>> Read more trending stories

A campus-wide runoff election concluded with Guzman and running mate Micky Wolf capturing 54 percent of the vote and winning the election by an almost 800-vote margin Thursday evening.

As part of the "Alejandrina and Micky" campaign, Guzman said she ran for student-body president because she realized how important it was for her to represent and advocate for underserved communities on campus.

 Zooming around campus these past four years, I’ve learned to navigate campus and expand my comfort zone, but not always...Posted by Alejandrina Guzman on Friday, February 17, 2017

The campaign ran on a platform with six points:

  • Diversity and inclusion
  • Accessibility for disabled students
  • Addressing sexual assault
  • Affordability of college
  • Service
  • Spirit and tradition.

The motto was "Let’s RALLY," which stood for Represent All Longhorns Like You.

Outgoing student-body president Kevin Helgren congratulated Guzman and Wolf in a Facebook post.

"Running for student body president and vice president at one of the largest universities in the world is no small task – it takes a tremendous amount of courage, vulnerability and sacrifice ... I’m excited to see where leadership takes our passionate student body," he said.

Helgren also acknowledged the other two campaigns for their hard work.

Candidates for student-body president and vice president at UT have been more diverse in recent decades, according to UT spokesman J.B. Bird.

However, it has been 17 years since the last African-American student-body president, Daron Roberts. Six years have passed since the last female student-body president, Natalie Butler — until Guzman.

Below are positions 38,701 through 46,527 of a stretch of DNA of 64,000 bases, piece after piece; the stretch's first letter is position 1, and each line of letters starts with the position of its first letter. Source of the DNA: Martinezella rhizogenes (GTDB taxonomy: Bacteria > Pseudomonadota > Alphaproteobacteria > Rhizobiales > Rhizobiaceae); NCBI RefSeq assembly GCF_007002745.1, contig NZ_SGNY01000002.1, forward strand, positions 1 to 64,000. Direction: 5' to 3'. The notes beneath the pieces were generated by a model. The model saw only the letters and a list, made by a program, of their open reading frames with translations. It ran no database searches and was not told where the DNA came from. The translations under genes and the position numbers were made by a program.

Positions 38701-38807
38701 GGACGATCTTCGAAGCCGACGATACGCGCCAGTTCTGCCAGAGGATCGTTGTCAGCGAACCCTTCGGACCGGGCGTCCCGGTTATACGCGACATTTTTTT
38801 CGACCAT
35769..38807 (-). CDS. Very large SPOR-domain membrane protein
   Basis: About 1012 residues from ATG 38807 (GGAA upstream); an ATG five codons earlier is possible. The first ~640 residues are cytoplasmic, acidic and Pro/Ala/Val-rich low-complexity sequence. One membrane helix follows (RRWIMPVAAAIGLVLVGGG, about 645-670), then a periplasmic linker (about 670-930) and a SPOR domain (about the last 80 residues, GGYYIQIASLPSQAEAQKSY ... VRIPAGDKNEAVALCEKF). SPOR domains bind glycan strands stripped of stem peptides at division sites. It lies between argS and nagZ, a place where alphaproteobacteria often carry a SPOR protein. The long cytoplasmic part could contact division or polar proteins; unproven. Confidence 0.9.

High school installs showers, laundry facilities for homeless students

A high school in Utah that operates a food pantry on campus has expanded its offerings to help students in need.East High has installed showers and laundry facilities on campus for homeless students to use, according to KSTU.

>> Need something to lift your spirits? Read more uplifting news  School officials estimate between 50 and 100 students do not have access to such facilities on a daily basis.Principal Greg Maughan became aware of the issue after students were seen using the theater department's laundry facilities for personal clothes. Maughan told KSTU, "Everyone who enters this school has the right to be clean."The school has installed two new wash rooms, each with a shower and a washing machine and dryer. The washing machine was donated by a local nonprofit. Donations have helped fund the new additions as well as the popular food pantry.

Middle school dean plans revenge attack on student

A school dean at Nolan Middle School in Bradenton, Florida, has been demoted after text messages revealed that she plotted a revenge attack on a student she believed injured her son.